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Ofir Oz | from:English

It Was Nice Not to Meet You

Translated by : Arik Magal

Sometimes strangers come visit, friends of yours, parents themselves. I don’t have any problem with that, let them come, you have every right to invite them. But as long as they do, why do they have to visit me? What do I have to do with it? They come in, hello-hello, hugs and kisses, kisses and hugs, and straight away start in with me. The lady bends down, shoves her painted face up to mine, grins like a clown with a huge mouth, strokes my cheek, exclaims: “How big you’ve gotten!”

Big? How do you mean, ‘Big’? That’s just the way I am. That’s my size. Besides, how am I supposed to respond to that? By remarking on how old she’s gotten?

And then she says, “I can remember you when you were this small.” while miming something tablet-sized with her hands.

I’m glad you remember because I sure can’t. Can’t remember myself when I was “this small” and can’t remember you either. Never saw you before until just now. Did you come to visit my parents? Go visit them, what do you want with me? I’m a busy boy. I’m playing with my backhoe and you’re in the way.

When she’s had enough, she gets up and goes back to my parents, but then her husband comes over and I have to deal with him too. Fortunately, the husband is easier, it’s a creature with only one function. He comes close and barks, “Hey, my man! Give me five, my man!”

So I give him five, hard, already well aware that he’ll then grab his hand like it really hurts. They not so sophisticated, the husbands, you can get rid of them with one high five. Throw them a bone and never see them again.

Only after they leave me alone and go sit down with my parents for some coffee and politics can I go back to peacefully playing with the backhoe’s bucket, trying to balance a red Lego piece on it.

But it isn’t always that easy, sometimes you get the difficult cases; like when they bring their kid along.

Of course they dump him in my lap. Why do they dump him in my lap? Because we enjoy playing together? No. They dump him in my lap so that I babysit him. I couldn’t care less about their kid. He’s usually smaller than I am, gazing at me with that snot face of his, and right then and there I can see there’s going to be trouble, because I’m not going to be putting up with him for too long.

“Play together.” Mom tries to get me excited.

“Look, he has a backhoe!” the kid’s dad says.

They don’t care if we want to play together or not. For the grownups, if we’re about the same age that makes us friends by default.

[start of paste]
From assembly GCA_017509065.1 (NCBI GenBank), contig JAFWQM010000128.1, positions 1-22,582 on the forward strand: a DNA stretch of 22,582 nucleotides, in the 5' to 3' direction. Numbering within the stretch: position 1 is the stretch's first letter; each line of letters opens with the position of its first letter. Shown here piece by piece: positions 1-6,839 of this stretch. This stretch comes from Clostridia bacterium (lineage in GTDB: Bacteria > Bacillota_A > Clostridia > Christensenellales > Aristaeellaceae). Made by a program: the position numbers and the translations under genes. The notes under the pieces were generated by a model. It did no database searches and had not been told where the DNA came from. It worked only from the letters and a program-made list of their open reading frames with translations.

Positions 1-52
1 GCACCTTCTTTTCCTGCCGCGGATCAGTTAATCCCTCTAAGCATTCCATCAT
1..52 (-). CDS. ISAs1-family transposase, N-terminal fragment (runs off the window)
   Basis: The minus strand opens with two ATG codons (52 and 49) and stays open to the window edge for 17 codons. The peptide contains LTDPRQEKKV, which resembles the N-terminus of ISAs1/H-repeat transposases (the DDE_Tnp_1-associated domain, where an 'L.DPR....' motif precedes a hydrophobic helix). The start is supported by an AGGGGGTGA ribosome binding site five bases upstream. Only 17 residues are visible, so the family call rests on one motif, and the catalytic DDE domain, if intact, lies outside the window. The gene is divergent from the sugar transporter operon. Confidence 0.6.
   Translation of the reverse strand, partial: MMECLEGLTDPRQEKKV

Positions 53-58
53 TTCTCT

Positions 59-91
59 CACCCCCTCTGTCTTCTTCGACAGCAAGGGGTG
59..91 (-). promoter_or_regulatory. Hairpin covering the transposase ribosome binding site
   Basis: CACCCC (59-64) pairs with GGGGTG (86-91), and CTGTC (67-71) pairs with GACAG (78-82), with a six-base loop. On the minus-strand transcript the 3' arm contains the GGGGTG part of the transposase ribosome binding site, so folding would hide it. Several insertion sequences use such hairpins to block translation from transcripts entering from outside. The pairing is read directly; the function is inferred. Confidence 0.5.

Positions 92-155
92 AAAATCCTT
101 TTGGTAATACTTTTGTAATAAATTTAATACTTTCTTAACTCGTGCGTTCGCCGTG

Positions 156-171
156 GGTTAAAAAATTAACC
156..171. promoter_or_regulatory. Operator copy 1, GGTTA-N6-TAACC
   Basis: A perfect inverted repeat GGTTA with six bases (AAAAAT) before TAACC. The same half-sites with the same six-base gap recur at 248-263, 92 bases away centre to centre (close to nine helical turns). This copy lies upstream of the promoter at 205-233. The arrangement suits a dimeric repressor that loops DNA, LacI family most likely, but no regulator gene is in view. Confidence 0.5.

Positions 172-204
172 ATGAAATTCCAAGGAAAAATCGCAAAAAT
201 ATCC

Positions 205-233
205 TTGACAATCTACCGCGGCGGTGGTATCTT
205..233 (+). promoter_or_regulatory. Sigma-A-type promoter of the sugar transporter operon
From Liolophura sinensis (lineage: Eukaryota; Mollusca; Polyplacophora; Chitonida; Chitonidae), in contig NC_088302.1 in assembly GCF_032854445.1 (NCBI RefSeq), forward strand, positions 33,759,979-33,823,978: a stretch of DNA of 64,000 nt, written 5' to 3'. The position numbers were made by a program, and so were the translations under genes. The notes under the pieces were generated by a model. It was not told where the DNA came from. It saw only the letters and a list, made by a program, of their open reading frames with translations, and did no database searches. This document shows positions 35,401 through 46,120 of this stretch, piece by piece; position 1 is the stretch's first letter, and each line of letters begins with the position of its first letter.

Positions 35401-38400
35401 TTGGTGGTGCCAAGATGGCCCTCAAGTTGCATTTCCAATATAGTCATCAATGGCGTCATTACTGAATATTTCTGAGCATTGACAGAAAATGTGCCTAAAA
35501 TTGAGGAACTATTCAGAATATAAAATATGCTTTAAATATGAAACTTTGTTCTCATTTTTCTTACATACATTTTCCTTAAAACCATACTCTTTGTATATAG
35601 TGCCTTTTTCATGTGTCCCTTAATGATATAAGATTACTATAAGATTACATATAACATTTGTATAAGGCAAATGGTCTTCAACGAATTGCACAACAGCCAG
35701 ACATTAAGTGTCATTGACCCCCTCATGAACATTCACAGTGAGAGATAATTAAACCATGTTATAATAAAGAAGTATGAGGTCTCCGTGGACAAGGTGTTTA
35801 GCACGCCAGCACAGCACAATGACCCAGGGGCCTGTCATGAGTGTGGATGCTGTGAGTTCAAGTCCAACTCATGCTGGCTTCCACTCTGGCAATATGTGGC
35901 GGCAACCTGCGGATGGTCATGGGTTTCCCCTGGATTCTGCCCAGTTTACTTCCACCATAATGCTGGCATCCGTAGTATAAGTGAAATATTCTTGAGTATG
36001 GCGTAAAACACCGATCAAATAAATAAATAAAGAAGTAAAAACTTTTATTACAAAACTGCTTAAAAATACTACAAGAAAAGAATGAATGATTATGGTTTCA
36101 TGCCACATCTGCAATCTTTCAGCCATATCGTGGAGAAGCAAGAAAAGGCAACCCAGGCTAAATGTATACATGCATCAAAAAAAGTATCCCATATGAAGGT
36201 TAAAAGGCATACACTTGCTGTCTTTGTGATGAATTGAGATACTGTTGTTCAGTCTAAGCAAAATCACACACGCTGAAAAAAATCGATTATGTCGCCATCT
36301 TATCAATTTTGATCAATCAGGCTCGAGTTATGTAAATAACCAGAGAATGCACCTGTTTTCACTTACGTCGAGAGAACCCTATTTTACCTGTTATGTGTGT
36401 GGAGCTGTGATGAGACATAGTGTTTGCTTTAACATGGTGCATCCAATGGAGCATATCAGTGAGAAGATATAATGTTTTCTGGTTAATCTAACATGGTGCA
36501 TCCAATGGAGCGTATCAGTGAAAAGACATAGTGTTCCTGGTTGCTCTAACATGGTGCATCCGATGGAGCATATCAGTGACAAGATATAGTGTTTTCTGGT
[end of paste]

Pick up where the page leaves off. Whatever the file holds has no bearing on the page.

Man, I’d really like to get back at them for this; to dump someone in their lap, someone their own age, someone they don’t even know, like the janitor at our kindergarten. I’d bring him home and say: “I’d like to introduce you to the janitor. You’re friends now. Look, he has a key ring with lots of keys! Play together!”

But that’s not how the world works, in this world it’s the adults that drive kids crazy, not the other way around.

When they realize it’s not going to be so easy, mom steps up her efforts: “That’s not very nice!” she scolds me, “you should share, play with the backhoe together.”

She doesn’t understand that the backhoe can’t be shared. It doesn’t work like that. It’s like if I told them to share something with the janitor, like this portfolio thing they keep talking about. I have a feeling they won’t go for that either.

When that doesn’t pan out they ignore us and hope everything will work itself out alright, sit down on their high chairs by the high table, drinking coffee.

Their kid looks at me. I give him the “It was nice not to meet you” face, turn away and add another green Lego piece to the backhoe bucket. That’s when snot-boy starts crying. He starts crying and his parents are very disappointed. Why are they disappointed? Because their kid is crying? Not at all! They’re disappointed that they must get up and deal with him because I won’t do it for them.

They come over and try to soothe him. I try to focus on the backhoe but the bucket drops and the two Lego pieces fall to the floor. Now I start to scream angrily. The kid hears and screams even louder. Mom comes over, hugs me, but I won’t be appeased, let her know these aren’t just any old tears, that they ruined my entire afternoon with their friends and snot-boy.

And then they come up with the ultimate solution: Television. When parents just can’t be bothered they switch on the TV. Mom lifts me up and sets me down on the sofa. Dad presses the remote button. My tears dry up instantly. I have no problem sharing TV with snot-boy. We sit side by side, gazing at some cartoon, doesn’t matter which, we’re not picky. TV is better than a backhoe, TV is domestic bliss.

But soon enough all that goodness comes to an end, they get up and come over, in the mood to pester us.

“What’s this? You watch too much TV, one hour is quite enough!”

Like it was our idea in the first place.

And then dad switches off the TV, and we protest, although we’re a little fed up with it ourselves. The grownups make going-away noises. And then again, hugs and kisses, kisses and hugs, goodbyes and see yous, and we’ll talk, and we’ll chat, and we’ll set a time, and we’ll get together again, and come and visit us, and you come and visit us, and we’ll go for a walk over the weekend, and we’ll go somewhere for the holidays. Then I can seize the opportunity and ask for some chocolate. And mom gives me some, she always does when there’s company over. She gives some to snot-boy too. I don’t mind, as long as I have some. I wolf down the chocolate, get my sugar rush on, and that makes the whole visit worthwhile. Now I’m happy.


Thanks to Daniel Levanto